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Mike6024, Thanks for the Bike shifter cable suggestion.    I am searching for a bike shop that I can visit to explain my need and show a sample of the cable I want to replace. If you can suggest one I will contact them to discuss my requirement.

John Plummer

 

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Thanks Larry, I guess from '25 to'28 they started getting more complicated to make it more convenient for the driver to monitor his fuel supply. I would like to contact someone that has found it necessary to restore or replace the conduit and wire from the tank to the dash gauge on a '28 model. On my master model 54 that length is about 13 feet of cable/wire. It runs along the frame on the right side and then makes a sharp turn up into the cowl and to the gauge connector. That turn radius is quite sharp and restricts the movement of the wire. It was OK when I restored the car 40 years ago but now it is only free when the run is straight.

John Plummer

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Hi I fixed my 23. Used bicycle shift/ brake housing has a smooth nylon liner and water proof. Got some stainless steel spring wire  was about the size of your hair . The bike cable comes in the bulk. The float was from Snyder's I punched a small hole in the end and slipped it on the wire end a drop of solder sealed the hole and also attached the wire.

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Hi Mikefit, Thanks for your post. How long was the run from tank to dash gauge and was it routed along the chases and up in to the cowl?

Did the tank assembly have an arm for the float? Sounds like it just hung in the tank for the way you connected the float that must be brass if you soldered the wire to it. Does it register completely from empty to full? I have reinstalled my cable-conduit with fine wire after saturating it with  silicone. I don't know how well it is going to work but is moved very freely after the silicone.. I did a thorough de-rusting of the gas tank interior and sealed it with KBS Fuel Tank Sealer. While at it I made a float using wine corks that I machined, epoxied together and coated with the KBS. Also treated my vacuum fuel tank the same way I did the gas tank.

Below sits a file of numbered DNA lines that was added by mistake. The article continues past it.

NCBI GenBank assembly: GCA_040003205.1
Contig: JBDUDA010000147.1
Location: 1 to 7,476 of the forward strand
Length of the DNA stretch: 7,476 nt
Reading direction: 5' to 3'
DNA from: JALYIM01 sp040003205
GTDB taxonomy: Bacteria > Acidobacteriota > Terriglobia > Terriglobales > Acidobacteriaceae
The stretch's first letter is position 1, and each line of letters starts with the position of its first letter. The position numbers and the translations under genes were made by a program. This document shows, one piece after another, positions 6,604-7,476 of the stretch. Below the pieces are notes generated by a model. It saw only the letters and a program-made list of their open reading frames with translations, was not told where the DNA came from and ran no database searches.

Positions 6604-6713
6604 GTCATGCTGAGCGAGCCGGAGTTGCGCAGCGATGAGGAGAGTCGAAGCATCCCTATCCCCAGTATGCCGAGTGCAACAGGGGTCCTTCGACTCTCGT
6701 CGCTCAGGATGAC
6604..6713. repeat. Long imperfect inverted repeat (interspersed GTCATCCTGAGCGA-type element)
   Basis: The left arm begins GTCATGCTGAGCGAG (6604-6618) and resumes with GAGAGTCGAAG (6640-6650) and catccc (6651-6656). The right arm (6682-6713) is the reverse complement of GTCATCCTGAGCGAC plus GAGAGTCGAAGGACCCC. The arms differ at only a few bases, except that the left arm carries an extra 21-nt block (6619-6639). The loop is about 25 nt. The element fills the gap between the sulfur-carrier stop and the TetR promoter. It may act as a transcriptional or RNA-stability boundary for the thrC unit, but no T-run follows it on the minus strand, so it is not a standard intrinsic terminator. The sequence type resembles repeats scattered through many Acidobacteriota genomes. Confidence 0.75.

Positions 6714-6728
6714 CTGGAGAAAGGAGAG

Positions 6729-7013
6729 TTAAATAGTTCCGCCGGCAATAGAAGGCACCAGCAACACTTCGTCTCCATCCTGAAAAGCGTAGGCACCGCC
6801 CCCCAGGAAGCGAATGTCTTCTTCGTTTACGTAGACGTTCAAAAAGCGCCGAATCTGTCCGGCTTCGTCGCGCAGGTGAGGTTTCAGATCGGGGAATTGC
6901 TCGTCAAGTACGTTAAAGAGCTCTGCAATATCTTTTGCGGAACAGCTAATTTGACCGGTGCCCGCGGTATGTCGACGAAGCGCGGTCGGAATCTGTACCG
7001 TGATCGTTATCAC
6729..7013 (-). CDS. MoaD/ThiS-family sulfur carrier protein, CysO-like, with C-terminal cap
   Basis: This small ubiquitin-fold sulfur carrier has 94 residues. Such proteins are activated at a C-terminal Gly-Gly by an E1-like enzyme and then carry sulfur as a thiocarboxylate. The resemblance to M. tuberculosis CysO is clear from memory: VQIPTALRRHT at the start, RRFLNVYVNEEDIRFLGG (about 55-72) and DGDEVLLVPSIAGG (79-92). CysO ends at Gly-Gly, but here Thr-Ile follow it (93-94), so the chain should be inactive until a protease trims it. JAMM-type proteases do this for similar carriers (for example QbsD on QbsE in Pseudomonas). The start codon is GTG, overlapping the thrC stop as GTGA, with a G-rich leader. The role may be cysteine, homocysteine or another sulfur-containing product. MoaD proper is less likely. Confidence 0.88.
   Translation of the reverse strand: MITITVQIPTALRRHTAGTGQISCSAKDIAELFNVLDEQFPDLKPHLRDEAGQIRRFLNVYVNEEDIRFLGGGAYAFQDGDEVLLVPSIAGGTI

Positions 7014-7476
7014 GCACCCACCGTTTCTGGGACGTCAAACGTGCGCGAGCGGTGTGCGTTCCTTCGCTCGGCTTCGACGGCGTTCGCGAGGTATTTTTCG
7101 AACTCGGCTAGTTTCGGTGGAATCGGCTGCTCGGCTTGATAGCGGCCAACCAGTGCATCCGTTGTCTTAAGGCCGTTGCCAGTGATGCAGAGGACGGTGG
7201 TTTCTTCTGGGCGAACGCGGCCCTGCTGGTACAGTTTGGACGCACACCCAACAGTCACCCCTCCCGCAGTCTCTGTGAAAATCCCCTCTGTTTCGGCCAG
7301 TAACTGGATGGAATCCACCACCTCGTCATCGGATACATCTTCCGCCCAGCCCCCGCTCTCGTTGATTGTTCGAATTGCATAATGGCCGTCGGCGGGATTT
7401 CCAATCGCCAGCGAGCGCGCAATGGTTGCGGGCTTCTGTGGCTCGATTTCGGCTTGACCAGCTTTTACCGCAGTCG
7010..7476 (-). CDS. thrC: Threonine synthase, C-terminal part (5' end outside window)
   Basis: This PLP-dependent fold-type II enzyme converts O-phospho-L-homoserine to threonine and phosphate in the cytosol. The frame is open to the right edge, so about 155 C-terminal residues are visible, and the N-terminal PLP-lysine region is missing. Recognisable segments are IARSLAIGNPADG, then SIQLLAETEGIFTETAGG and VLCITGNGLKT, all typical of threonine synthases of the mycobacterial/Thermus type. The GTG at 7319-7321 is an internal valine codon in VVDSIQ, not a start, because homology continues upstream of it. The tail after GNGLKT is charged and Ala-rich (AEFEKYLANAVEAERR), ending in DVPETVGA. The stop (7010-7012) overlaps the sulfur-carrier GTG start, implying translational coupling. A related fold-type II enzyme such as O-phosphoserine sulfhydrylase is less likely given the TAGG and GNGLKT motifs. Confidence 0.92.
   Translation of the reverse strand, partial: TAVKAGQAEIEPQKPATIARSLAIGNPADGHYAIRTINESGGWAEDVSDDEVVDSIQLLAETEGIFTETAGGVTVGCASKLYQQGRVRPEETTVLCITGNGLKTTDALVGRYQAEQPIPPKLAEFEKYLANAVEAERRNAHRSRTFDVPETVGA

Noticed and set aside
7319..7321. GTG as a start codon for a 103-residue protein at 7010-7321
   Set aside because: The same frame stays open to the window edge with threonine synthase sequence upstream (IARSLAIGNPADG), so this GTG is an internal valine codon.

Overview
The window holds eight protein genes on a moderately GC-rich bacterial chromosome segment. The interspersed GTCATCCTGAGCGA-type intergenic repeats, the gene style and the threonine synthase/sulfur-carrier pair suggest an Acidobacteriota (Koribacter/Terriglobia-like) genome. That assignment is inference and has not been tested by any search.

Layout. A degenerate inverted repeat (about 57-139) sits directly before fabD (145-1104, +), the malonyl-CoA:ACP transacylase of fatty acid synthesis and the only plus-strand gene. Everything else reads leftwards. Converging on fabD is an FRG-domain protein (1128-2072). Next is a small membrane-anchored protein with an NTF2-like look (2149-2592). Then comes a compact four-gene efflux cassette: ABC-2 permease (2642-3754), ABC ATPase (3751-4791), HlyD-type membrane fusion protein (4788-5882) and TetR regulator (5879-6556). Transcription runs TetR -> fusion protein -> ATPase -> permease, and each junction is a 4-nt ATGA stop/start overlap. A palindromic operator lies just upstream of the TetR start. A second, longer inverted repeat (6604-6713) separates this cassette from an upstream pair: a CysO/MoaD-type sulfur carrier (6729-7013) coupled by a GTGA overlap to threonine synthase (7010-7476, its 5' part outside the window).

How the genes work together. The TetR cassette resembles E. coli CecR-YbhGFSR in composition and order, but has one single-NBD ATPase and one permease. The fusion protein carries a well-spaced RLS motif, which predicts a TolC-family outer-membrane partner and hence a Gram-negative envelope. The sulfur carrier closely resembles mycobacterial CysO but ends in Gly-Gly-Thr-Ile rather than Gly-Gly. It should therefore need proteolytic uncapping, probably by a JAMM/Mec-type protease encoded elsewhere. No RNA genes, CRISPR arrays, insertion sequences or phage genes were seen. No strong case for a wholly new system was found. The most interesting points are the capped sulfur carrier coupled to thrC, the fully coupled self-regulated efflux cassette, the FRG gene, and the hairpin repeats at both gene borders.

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It was a 23 7 passenger Buick I think I got 14 ft of it . I soldered the wire arm of the float mechanism (put  a hole  in the end of the float cleaned and tin before hand used a electric iron) also got a cable adjustment sleeve / nut and 2 small cable clamps for the thin inter wire all from a bike repair shop in Valparaiso Indiana the adjustment sleeve / nut was to fine tune the gauge all I need to know when it was low on fuel. I hate to ask my wife to walk to town for more fuel 

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Thanks for the detail. I could not find a bicycle repair shop in my area so I re-assembled my sender, cable and fine wire to the gauge using the original cable housing and the adjustable slide connector at the back of the gauge for the fine tuning you described. I also decided the main thing to know from the gauge is when the fuel is approaching empty. Glad you are so considerate of the wife having to walk to get more gas. If my reuse of the original cable assembly does not react well I will be more diligent in locating some bicycle shift cable housing and some fine stainless steel or piano wire for the connection. My roadster has side mounted spares and a large trunk on the rack over the gas tank making tank removal a challenging project that I hope I will not have to repeat.

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Mikefit, Thank you, that is very nice of you. I de-rusted and re-coated the interior of the gas tank using KBS product. Even though I have reinstalled the tank and the gauge system I have not put any fuel in the tank yet. I am allowing it to cure thoroughly, also, I am in winter here in Maine so no need to operate the car. When I do put fuel in the tank I will see how the gauge works. If it does not I will contact you or Bucks Bike Shop. Thanks again.

John